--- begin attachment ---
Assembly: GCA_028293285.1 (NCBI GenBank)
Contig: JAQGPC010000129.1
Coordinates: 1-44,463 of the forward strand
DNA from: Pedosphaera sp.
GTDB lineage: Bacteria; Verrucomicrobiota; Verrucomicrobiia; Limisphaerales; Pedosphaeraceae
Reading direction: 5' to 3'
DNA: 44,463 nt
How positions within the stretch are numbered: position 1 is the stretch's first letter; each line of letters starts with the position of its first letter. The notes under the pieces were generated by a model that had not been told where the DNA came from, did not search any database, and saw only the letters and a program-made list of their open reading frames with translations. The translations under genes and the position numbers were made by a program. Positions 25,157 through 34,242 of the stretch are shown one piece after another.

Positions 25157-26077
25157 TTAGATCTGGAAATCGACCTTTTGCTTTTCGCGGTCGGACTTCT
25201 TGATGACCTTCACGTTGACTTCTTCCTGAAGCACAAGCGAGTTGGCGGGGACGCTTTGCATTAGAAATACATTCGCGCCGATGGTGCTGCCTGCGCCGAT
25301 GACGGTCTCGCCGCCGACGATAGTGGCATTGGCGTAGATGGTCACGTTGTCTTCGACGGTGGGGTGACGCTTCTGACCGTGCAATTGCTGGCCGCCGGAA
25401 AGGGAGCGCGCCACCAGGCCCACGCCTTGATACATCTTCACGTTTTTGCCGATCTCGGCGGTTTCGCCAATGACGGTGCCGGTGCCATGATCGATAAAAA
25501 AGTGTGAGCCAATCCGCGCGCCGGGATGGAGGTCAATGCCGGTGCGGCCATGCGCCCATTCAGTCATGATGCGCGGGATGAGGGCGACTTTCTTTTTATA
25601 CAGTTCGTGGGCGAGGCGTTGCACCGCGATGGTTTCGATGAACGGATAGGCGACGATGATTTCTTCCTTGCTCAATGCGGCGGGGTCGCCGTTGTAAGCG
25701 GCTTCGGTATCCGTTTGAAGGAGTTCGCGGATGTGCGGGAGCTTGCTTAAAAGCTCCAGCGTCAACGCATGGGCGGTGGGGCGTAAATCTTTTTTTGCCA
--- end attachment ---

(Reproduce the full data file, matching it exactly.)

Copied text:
Assembly: GCA_028293285.1 (NCBI GenBank)
Contig: JAQGPC010000129.1
Coordinates: 1-44,463 of the forward strand
DNA from: Pedosphaera sp.
GTDB lineage: Bacteria; Verrucomicrobiota; Verrucomicrobiia; Limisphaerales; Pedosphaeraceae
Reading direction: 5' to 3'
DNA: 44,463 nt
How positions within the stretch are numbered: position 1 is the stretch's first letter; each line of letters starts with the position of its first letter. The notes under the pieces were generated by a model that had not been told where the DNA came from, did not search any database, and saw only the letters and a program-made list of their open reading frames with translations. The translations under genes and the position numbers were made by a program. Positions 25,157 through 34,242 of the stretch are shown one piece after another.

Positions 25157-26077
25157 TTAGATCTGGAAATCGACCTTTTGCTTTTCGCGGTCGGACTTCT
25201 TGATGACCTTCACGTTGACTTCTTCCTGAAGCACAAGCGAGTTGGCGGGGACGCTTTGCATTAGAAATACATTCGCGCCGATGGTGCTGCCTGCGCCGAT
25301 GACGGTCTCGCCGCCGACGATAGTGGCATTGGCGTAGATGGTCACGTTGTCTTCGACGGTGGGGTGACGCTTCTGACCGTGCAATTGCTGGCCGCCGGAA
25401 AGGGAGCGCGCCACCAGGCCCACGCCTTGATACATCTTCACGTTTTTGCCGATCTCGGCGGTTTCGCCAATGACGGTGCCGGTGCCATGATCGATAAAAA
25501 AGTGTGAGCCAATCCGCGCGCCGGGATGGAGGTCAATGCCGGTGCGGCCATGCGCCCATTCAGTCATGATGCGCGGGATGAGGGCGACTTTCTTTTTATA
25601 CAGTTCGTGGGCGAGGCGTTGCACCGCGATGGTTTCGATGAACGGATAGGCGACGATGATTTCTTCCTTGCTCAATGCGGCGGGGTCGCCGTTGTAAGCG
25701 GCTTCGGTATCCGTTTGAAGGAGTTCGCGGATGTGCGGGAGCTTGCTTAAAAGCTCCAGCGTCAACGCATGGGCGGTGGGGCGTAAATCTTTTTTTGCCA